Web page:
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  Towards a Diverse Research Environment

  Proteomic Study on
Nuclear Reprogramming During Cell Differentiation

  Molecular and Cellular Mechanisms of Hypoxia/HIFα Pathway in Regulating Biological Behaviour of
Mesenchymal Stem Cells

  The Link between Adult Stem Cells and Chimerism of Liver Transplantation

  Chungking Mansions as a 'Global Building'

  The Great Kanto Earthquake and the Political and Ideological Use of Catastrophe in Japan

  Historical Frontiers:
A Study of the May Fourth Spiritual Interpretation and
Development in the Context of Hong Kong

  RGC Collaborative Research Fund - Layman Summaries of Projects Funded in 2011/12 Exercise


Chinese Mail, The China Mail and The Colonial Office Series: Important first-hand documents in investigating the history of Hong Kong and studying the cultural, societal and political developments of the city.

The topic 'Historical Frontiers' was inspired after reading RGC's Newsletter Research Frontiers two years ago. To my understanding, new frontiers refer to research areas which possess features of valuable 'discovery' and 'innovative' findings. The project's subtopic is A Study of the May Fourth Spiritual Interpretation and Development in the Context of Hong Kong. To me this is an area worth exploring and of high innovative value. For several decades, the May Fourth Movement has been a significant topic for researchers of modern Chinese history, intellectual history, as well as modern and contemporary Chinese literature. However, most of these studies have mainly focused on the perspective in a broader sense, i.e. at a national level even studies of the regional and local impact of the May Fourth Movement have always been limited to several major cities i.e. Beijing, Shanghai on the mainland.

From the perspective of this particular research, it is strongly believed that the impact of the May Fourth Movement should be analyzed from the local perspectives of other cities and regions i.e. Hong Kong and Guangdong, which in academic studies have traditionally been neglected. The real impact of the May Fourth Movement has rarely been scrutinized into these particular places. This is the reason why it is important to look into the actual regional and local impact of the May Fourth Movement. At present, it is found that only a handful of people have addressed the relationship between Hong Kong and the May Fourth Movement. Furthermore, the various records and recollections have never been analyzed together in their entirety to provide a complete and objective picture of the event. By collecting first-hand documents, such as newspaper articles of the time; Colonial Office Series; documents of public organizations; and the diaries and recollection of certain scholars, it is hoped that a clearer picture can be drawn on how the May Fourth Movement has been interpreted and developed in Hong Kong. This would help obtain a multi-level understanding of the historical meaning of the May Fourth Movement on the development of modern and contemporary Chinese history, and how different interpretations have been developed in Hong Kong. Moreover, the cultural development of Hong Kong can be analyzed by understanding how China interacted with Hong Kong in the area of politics, academics and culture during this period.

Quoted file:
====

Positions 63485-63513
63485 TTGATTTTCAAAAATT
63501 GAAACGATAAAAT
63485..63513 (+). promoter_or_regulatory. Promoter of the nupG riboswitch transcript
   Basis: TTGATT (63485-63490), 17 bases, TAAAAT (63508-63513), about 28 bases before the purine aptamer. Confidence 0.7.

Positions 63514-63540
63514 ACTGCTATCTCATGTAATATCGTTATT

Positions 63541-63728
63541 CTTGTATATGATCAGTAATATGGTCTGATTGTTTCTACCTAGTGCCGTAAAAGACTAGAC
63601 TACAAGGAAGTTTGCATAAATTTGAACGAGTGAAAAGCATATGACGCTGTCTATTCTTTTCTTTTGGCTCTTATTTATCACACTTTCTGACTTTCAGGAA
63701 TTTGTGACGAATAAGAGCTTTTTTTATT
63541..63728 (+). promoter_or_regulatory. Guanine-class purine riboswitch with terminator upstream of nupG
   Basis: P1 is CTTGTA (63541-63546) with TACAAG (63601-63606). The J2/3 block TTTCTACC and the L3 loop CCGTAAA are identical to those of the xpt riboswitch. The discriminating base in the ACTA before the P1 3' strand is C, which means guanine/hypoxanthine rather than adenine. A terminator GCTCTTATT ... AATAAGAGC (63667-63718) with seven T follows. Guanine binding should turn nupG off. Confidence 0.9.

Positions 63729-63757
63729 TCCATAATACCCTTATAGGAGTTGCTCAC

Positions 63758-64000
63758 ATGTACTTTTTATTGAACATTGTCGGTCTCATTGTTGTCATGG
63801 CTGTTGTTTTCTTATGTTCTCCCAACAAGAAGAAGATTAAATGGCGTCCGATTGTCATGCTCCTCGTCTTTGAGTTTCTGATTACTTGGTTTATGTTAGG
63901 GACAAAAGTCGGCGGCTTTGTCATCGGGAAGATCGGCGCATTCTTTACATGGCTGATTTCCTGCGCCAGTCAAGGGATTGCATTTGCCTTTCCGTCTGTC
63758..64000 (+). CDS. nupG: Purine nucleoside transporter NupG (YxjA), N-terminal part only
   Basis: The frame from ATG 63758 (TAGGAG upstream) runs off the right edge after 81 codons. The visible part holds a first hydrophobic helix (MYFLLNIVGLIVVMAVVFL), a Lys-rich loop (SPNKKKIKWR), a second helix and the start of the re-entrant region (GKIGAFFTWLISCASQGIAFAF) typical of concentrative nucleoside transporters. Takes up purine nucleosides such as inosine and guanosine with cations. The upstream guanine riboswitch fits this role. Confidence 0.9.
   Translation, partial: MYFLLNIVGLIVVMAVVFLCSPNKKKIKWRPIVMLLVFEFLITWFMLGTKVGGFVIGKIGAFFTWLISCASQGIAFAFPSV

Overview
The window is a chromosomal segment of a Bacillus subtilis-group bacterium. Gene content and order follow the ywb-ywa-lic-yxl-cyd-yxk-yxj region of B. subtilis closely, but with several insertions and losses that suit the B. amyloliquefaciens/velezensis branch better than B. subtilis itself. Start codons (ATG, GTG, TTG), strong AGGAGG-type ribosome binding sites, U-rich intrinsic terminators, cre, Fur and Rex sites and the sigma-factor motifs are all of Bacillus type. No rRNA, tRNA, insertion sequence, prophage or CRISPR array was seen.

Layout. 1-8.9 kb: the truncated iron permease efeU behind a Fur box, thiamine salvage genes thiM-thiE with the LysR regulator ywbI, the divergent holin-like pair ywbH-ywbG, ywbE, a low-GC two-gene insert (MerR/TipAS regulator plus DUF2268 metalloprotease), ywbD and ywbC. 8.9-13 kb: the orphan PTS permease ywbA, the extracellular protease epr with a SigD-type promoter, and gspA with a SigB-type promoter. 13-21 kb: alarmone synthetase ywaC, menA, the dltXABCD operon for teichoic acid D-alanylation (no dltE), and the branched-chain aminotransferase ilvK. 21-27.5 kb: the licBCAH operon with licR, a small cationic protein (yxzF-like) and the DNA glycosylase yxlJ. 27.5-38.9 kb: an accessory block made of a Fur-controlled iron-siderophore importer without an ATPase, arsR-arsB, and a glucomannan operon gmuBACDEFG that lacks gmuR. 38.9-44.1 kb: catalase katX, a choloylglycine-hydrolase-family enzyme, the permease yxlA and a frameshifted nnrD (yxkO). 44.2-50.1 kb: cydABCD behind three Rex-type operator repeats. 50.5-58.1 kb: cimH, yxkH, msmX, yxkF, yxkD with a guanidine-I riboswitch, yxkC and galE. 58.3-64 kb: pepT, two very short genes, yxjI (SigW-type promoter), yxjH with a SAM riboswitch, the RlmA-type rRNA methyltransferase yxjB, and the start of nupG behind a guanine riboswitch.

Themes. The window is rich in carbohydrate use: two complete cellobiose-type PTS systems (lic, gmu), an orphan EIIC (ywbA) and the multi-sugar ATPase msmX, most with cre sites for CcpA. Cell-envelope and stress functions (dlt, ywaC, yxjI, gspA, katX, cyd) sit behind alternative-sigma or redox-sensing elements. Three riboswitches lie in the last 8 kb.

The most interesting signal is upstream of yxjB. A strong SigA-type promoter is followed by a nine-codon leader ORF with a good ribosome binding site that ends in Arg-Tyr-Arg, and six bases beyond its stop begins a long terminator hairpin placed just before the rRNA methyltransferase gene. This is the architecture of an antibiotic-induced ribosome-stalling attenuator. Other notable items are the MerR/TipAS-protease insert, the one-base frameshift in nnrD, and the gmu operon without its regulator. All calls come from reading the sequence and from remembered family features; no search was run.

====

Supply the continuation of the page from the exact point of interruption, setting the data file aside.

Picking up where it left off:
Dr Hok-Yin CHAN

In conclusion, from the perspective of studies
on the May Fourth Movement, probing into the development and interpretations of a 'fringe' region such as Hong Kong rather than that of major cities like Beijing and Shanghai will provide a more objective picture of its impact, meaning and historical value on the development of modern China. From the perspective of Hong Kong historical studies, this project will provide an alternative way of looking into the development of Hong Kong's culture and society, political environment, and academic community. This is critical in order to understand the ideological source behind the influences of Hong Kong's intellectual movement and local literature. 

Part of the findings of this project have been published in a paper entitled 'The May Fourth Movement in Hong Kong 1919' in Asian Culture (Volume 35, July 2011) published by the Singapore Society of Asian Studies and it will be reprinted in a book entitled Hong Kong: City Imagination and Culture Memories co-edited by Professor Chen Pingyuan (Peking University and The Chinese University of Hong Kong), Professor Chan Kwok Kou (The Hong Kong Institute of Education) and Professor David Der-Wei Wang (Harvard University). The book will be published by Peking University Press later this year.

Dr Hok-Yin CHAN
Department of Chinese,
Translation and Linguistics
City University of Hong Kong